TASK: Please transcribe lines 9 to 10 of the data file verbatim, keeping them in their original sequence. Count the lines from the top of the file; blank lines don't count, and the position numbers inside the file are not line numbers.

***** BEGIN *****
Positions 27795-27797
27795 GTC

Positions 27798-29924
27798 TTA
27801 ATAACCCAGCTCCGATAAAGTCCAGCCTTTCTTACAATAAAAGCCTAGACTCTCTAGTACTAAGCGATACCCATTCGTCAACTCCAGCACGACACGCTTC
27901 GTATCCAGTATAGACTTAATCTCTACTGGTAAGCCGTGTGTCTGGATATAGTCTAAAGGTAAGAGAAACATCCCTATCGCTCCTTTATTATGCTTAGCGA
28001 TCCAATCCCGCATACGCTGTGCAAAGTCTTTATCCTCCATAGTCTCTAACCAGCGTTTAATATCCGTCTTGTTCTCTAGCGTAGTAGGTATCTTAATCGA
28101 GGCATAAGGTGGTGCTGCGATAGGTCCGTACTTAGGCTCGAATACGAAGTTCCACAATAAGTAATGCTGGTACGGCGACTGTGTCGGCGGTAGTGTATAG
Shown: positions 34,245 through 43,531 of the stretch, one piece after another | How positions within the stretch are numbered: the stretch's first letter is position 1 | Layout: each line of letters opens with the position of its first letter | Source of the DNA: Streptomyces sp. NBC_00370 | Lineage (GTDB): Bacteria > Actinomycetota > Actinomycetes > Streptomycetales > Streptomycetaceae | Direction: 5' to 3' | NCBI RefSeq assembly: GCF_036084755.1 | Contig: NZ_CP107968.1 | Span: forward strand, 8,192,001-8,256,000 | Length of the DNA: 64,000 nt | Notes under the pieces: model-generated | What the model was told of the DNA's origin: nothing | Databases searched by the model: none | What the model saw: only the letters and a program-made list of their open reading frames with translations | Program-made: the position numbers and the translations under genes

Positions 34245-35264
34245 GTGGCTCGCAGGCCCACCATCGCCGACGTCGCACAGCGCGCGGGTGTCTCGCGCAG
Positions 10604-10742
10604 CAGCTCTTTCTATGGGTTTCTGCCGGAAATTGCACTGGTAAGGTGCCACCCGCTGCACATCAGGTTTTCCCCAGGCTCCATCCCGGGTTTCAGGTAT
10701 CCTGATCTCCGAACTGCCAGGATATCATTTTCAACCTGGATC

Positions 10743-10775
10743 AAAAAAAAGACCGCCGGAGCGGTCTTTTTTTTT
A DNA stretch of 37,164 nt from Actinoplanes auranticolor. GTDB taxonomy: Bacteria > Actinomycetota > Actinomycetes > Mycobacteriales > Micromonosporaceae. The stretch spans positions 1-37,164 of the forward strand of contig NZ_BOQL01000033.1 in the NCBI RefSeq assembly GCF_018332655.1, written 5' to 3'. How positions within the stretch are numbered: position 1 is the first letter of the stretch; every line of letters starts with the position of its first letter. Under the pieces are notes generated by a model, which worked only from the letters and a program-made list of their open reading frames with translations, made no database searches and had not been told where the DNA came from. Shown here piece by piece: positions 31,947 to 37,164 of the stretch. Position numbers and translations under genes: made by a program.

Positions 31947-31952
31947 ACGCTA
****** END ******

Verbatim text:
Shown: positions 34,245 through 43,531 of the stretch, one piece after another | How positions within the stretch are numbered: the stretch's first letter is position 1 | Layout: each line of letters opens with the position of its first letter | Source of the DNA: Streptomyces sp. NBC_00370 | Lineage (GTDB): Bacteria > Actinomycetota > Actinomycetes > Streptomycetales > Streptomycetaceae | Direction: 5' to 3' | NCBI RefSeq assembly: GCF_036084755.1 | Contig: NZ_CP107968.1 | Span: forward strand, 8,192,001-8,256,000 | Length of the DNA: 64,000 nt | Notes under the pieces: model-generated | What the model was told of the DNA's origin: nothing | Databases searched by the model: none | What the model saw: only the letters and a program-made list of their open reading frames with translations | Program-made: the position numbers and the translations under genes

Positions 34245-35264